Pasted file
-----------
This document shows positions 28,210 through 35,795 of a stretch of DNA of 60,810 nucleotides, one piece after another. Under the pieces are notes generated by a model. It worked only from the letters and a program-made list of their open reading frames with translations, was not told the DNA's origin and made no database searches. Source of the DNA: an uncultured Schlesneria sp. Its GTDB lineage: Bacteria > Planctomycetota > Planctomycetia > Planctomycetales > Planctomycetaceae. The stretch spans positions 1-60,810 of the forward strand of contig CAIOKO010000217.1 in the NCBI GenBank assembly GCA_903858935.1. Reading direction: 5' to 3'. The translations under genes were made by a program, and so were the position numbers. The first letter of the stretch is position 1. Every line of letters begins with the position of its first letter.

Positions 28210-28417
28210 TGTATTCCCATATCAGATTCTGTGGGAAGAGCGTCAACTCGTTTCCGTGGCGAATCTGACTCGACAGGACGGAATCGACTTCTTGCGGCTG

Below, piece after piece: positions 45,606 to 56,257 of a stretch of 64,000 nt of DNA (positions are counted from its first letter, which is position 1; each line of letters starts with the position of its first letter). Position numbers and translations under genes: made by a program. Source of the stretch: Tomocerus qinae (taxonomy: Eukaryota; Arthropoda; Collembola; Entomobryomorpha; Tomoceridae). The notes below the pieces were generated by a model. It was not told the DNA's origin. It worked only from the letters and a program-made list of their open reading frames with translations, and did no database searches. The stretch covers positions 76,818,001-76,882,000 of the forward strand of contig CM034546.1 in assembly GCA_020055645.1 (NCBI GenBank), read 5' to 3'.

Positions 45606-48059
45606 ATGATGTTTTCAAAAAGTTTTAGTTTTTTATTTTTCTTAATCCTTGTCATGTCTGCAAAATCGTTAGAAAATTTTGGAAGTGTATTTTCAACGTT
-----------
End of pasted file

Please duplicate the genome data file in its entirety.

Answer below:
This document shows positions 28,210 through 35,795 of a stretch of DNA of 60,810 nucleotides, one piece after another. Under the pieces are notes generated by a model. It worked only from the letters and a program-made list of their open reading frames with translations, was not told the DNA's origin and made no database searches. Source of the DNA: an uncultured Schlesneria sp. Its GTDB lineage: Bacteria > Planctomycetota > Planctomycetia > Planctomycetales > Planctomycetaceae. The stretch spans positions 1-60,810 of the forward strand of contig CAIOKO010000217.1 in the NCBI GenBank assembly GCA_903858935.1. Reading direction: 5' to 3'. The translations under genes were made by a program, and so were the position numbers. The first letter of the stretch is position 1. Every line of letters begins with the position of its first letter.

Positions 28210-28417
28210 TGTATTCCCATATCAGATTCTGTGGGAAGAGCGTCAACTCGTTTCCGTGGCGAATCTGACTCGACAGGACGGAATCGACTTCTTGCGGCTG

Below, piece after piece: positions 45,606 to 56,257 of a stretch of 64,000 nt of DNA (positions are counted from its first letter, which is position 1; each line of letters starts with the position of its first letter). Position numbers and translations under genes: made by a program. Source of the stretch: Tomocerus qinae (taxonomy: Eukaryota; Arthropoda; Collembola; Entomobryomorpha; Tomoceridae). The notes below the pieces were generated by a model. It was not told the DNA's origin. It worked only from the letters and a program-made list of their open reading frames with translations, and did no database searches. The stretch covers positions 76,818,001-76,882,000 of the forward strand of contig CM034546.1 in assembly GCA_020055645.1 (NCBI GenBank), read 5' to 3'.

Positions 45606-48059
45606 ATGATGTTTTCAAAAAGTTTTAGTTTTTTATTTTTCTTAATCCTTGTCATGTCTGCAAAATCGTTAGAAAATTTTGGAAGTGTATTTTCAACGTT